Simon was the Technical Architect at, and was responsible for hiring me. I did not report to him directly, but we worked reasonably closely on various projects over the last almost four years.

Thursday 10 October 2013

ColdFusion: Why weI fight

G'day, and apologies to Frank Capra for trivialising his work.

An alternative title for this article could be "Readers: can't live with 'em... can't kill 'em". But I liked the Capra allusion which popped into my head initially, even if it does self-aggrandise what I do here "somewhat".

Can I please remind you lot of something. At the top right of the page you are reading, second paragraph, it says this:
I tend to be a bit "forthright": I think CF is a good product, but I won't blindly defend it in all circumstances, and I have been quite critical of ColdFusion and Adobe at times. This will come out occasionally here: I make no apology for it.
It says that on every page of the blog. And I put it there on every page for a reason.

First: a digression. The back story of this blog - and the gist of the title - is this.

I have been in the ColdFusion community since about 2001 (working with CF since 2000, but was unaware of the community at the time). I have enjoyed reading the various blogs that have come and gone, but they all and one common thread: they were always - or at least almost always - never in the slightest bit critical or questioning of what Macromedia / Adobe were doing with ColdFusion. The general approach of the CF community seemed to be blind adulation, matter-of-fact stick to examples of how the code worked, or stony silence when something was a bit rubbish. No-one ever seemed to go "Oi, WTF is going on with this?"

I had been thinking about starting a blog for a number of years, but for a while I was suffering from imposter syndrome, and thought I'd probably only have enough material for about half a dozen posts, and then run out of steam. Plus it would simply not be of any benefit to the community. Plus I have the attention span of a goldfish, and lose interest in stuff fairly quickly.

But whenever it was - a year or so ago - I decided, screw it... I'm fed-up with where Adobe is taking this community (or more to the point: I'm fed up with that the community seems to be sleeping through this happening), and I perhaps do have an interesting alternative spin on what's going on in the CFML world, so I'll write it down. My position has always been to question what's going on, rather than just sit idly by watching it but not saying anything because I'm too darn polite (like an awful lot of people seem to be). The raison d'ĂȘtre for this blog is kinda "well someone's gotta say something". gets a code editor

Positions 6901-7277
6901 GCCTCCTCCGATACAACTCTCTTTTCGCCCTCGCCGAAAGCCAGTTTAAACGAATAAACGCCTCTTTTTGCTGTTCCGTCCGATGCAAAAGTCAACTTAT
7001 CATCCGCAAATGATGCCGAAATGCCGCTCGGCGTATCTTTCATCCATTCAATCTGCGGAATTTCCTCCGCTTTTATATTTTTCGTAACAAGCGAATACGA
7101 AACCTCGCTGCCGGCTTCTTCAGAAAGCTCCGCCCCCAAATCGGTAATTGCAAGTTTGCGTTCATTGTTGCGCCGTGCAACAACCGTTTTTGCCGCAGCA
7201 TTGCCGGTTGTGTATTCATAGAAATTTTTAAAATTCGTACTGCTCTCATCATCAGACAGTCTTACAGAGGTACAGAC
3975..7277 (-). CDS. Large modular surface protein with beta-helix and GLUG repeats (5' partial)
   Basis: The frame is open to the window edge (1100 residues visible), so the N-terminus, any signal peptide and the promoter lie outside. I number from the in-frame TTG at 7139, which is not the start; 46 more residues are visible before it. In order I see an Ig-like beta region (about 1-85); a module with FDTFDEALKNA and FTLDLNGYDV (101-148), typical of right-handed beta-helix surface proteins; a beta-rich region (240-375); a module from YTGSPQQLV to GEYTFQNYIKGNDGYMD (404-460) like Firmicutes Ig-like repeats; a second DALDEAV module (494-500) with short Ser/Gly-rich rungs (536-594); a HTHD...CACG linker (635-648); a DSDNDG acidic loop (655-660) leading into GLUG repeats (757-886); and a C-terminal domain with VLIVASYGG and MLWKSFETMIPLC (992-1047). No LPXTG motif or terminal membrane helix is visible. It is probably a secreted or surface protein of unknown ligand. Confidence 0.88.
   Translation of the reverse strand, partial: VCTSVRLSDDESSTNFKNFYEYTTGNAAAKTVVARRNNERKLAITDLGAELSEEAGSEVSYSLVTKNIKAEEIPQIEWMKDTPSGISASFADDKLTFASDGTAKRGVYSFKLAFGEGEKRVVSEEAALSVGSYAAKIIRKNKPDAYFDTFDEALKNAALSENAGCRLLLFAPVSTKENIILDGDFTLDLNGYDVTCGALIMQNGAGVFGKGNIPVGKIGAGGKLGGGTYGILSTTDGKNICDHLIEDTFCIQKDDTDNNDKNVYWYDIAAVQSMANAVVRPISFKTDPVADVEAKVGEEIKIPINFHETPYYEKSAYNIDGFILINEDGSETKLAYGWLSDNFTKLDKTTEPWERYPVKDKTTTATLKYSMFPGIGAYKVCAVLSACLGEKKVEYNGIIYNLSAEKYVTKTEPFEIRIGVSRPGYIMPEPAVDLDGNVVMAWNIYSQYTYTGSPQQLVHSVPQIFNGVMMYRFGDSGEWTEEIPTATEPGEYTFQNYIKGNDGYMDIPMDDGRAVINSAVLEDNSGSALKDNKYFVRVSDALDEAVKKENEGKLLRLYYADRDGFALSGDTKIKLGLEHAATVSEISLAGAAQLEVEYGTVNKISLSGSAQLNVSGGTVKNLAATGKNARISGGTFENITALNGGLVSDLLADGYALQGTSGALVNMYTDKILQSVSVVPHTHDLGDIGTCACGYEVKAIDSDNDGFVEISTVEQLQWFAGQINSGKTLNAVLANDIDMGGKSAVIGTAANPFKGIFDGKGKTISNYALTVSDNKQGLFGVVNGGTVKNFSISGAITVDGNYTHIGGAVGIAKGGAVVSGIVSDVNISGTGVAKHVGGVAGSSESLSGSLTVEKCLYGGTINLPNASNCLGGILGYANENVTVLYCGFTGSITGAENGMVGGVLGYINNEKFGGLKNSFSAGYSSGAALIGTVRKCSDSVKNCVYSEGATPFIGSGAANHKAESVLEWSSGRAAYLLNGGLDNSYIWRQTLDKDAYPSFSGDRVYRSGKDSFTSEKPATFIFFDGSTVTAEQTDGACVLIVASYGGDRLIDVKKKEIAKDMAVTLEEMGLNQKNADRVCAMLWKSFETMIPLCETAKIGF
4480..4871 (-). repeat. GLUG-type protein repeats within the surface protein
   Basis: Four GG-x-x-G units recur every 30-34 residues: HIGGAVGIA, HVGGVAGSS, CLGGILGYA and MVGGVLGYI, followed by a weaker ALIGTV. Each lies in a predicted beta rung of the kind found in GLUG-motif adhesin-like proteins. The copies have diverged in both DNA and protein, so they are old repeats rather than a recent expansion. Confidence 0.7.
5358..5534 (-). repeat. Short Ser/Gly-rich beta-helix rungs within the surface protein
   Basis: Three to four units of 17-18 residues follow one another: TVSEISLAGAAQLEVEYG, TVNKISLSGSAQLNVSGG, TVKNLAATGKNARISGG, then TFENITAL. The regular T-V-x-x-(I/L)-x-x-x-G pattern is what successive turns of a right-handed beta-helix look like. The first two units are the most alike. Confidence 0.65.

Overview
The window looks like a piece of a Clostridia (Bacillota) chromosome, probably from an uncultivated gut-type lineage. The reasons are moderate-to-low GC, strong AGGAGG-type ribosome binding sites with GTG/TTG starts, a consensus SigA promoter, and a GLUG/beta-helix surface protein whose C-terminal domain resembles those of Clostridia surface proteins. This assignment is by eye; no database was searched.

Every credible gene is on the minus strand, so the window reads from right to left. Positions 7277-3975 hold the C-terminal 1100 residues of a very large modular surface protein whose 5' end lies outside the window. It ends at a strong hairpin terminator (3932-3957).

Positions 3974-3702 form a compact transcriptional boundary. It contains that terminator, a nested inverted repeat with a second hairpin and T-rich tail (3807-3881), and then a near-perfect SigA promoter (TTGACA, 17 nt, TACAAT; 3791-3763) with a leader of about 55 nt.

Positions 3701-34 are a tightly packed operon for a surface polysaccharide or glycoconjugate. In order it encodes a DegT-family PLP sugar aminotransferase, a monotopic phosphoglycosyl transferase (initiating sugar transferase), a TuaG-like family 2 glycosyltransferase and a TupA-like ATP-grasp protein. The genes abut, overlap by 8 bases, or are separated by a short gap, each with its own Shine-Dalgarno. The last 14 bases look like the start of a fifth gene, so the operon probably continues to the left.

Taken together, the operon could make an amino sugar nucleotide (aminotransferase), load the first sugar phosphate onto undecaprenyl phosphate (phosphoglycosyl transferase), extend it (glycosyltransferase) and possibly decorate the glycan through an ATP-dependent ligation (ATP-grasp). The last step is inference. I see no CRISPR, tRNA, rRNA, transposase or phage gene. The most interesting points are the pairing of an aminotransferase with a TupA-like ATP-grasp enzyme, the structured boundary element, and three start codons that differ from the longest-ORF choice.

I'm just wading through the overnight Tw@tter Chatter, and noticed this from Russ:

Tuesday 23 July 2013

ColdFusion: I've come to a conclusion

This is something that I've been mulling over / worrying about / contemplating for a coupla months now. I find myself poised over the keyboard frequently about to write this increasingly often. And Rob Glover is to thank for making the comment on Twitter that made me think "actually, yeah..."

This is my conclusion. I now believe Adobe is doing more harm to ColdFusion and CFML in general than they are good. And I think it's time - for the benefit of CFML as a language - for them to pull out. There's a few reasons for this.

Firstly, whilst they are "mothership", the language is just not going to go anywhere. As far as I can tell, no-one involved in the Adobe ColdFusion Team actually uses CFML as a matter of course, and I think the entire business unit is completely detached from the community. Worse, what they are doing on a day-to-day basis is Java. Whilst Java is a great language, it's not even remotely the same in intent as CFML is, and - worse - Java is a behemothemic (I made that word up) old juggernaut which works in a completely different way than the spritely languages that compete in the space CFML is struggling to be relevant in. Adobe don't (seem to ~) know how CFML is used, what the target market is, and what they should do with it to keep it relevant.

Secondly... $$$. I guess this makes sense. Adobe are not in the business of making a great language, they're in the business of making money for their shareholders. To do this, they need revenue, and to have revenue, they need to sell licences. Because they're in the software selling business. Unfortunately the people they market CF / CFML to are the people who pay for the licences, and all they need to do is to generate enough smoke, and angle the mirrors in the right way, and the licence-purchasing decision makers will re-up their licences. Especially if - and I think this is where the bulk of Adobe's ColdFusion revenue comes from - the person signing the cheques (dear god, I actually typed in "checks" then, initally) is doing so on behalf of some US government agency, and there's very little oversight on the sort of money they're paying; and what's more important to them is continuity, not innovation.